Keoladeo Ghana National Park

Photo: Sumit Chakraborty

Abstract: The lifeline of the UNESCO heritage site was choked off when the Panchana Dam was built on the Gambhir River. Now there is a move to reserve a share of water from the very same Dam for the Park and rejuvenate the millions that depend on it for their lives and livelihood.

 The authors  are freelance writer and photographer from Kolkata and Associate Editor, G’nY, respectively,

Term Power

What is ...

Attribute data is descriptive information about features or elements of a database. E.g. street names, street types (highway, side street, etc.), and pavement types.

AM/FM is an acronym for automated mapping and facilities management. AM/FM applications are a specialised GIS. The systems are used by public and private utilities, city and state governments, and other organisations that require careful management of a widely distributed collection of capital equipment, stock, or ‘facilities’. AM/FM most commonly describes databases designed to manage networks of roads, pipes, and wires.

Base maps provide the background upon which thematic data is overlaid and analysed. In a GIS, the term usually refers to information about relatively permanent, sometimes timeless, features including topography, pedology, geology, cadastral divisions, and political divisions.

A zone of a specified distance around features in a geographic layer. Buffers can be set at constant or variable distance based on feature attributes. The resulting buffer zones form polygonal coverages.

Currency measures how recently the map data was collected, usually expressed as the revision date.

Digitising is the process of converting existing data from paper maps as well as drawings and aerial photos into digital form by (1) manually tracing the maps on hardware that consists of a digitiser table and a cursor with crosshairs and keys used to record map features as x, y coordinates or (2) scanning the map and using automatic conversion software to translate the resulting raster file to vectors and storing it directly in the GIS.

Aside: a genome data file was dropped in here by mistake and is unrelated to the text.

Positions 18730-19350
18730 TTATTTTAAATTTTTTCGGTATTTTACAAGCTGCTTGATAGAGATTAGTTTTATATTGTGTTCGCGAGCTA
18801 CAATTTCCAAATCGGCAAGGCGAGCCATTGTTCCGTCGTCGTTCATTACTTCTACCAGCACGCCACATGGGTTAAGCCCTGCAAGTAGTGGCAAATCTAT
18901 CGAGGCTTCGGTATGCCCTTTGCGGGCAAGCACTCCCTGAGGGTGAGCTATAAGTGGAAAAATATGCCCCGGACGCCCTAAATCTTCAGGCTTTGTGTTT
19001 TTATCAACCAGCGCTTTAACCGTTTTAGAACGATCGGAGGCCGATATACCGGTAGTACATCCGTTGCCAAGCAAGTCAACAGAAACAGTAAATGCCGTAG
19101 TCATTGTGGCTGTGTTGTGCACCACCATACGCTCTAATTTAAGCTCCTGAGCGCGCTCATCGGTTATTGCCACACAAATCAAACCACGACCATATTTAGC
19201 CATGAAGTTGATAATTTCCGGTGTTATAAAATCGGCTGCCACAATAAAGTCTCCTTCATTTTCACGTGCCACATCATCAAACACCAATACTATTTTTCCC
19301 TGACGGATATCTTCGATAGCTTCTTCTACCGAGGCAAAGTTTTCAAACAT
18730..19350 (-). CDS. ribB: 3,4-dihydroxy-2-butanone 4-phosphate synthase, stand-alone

Edge matching is an important part of the creation of a digital map or GIS database. One digital map may encompass many paper maps. But when the paper maps are laid edge-to-edge, features running across the boundaries of the map sheets are not always properly aligned. Edge matching is a term applied to a variety of techniques employed to resolve these inconsistencies, including warping and rubber sheeting.

Layers are a means of organising and managing map data by type. Hydrological features (such as floodplains), parcel maps, railroads, and so on can be contained on separate layers for easy map creation and maintenance. Layers are also referred to as coverages or themes.

Raster data takes an evenly spaced grid (like a piece of graph paper) and places a value in each square, or cell. Raster data is best suited for continuous data such as slope, rainfall, or the amount of light reflecting off the ground - as in a photograph.

Vector data is the storage of x, y, z coordinates connected to form points, lines, areas, and volumes. Vector data is best suited to store discrete, well defined data that can clearly be delimited. Location of oil wells (points), street centrelines (lines), timber stands (areas), and groundwater tables (volumes) are good candidates for vector storage.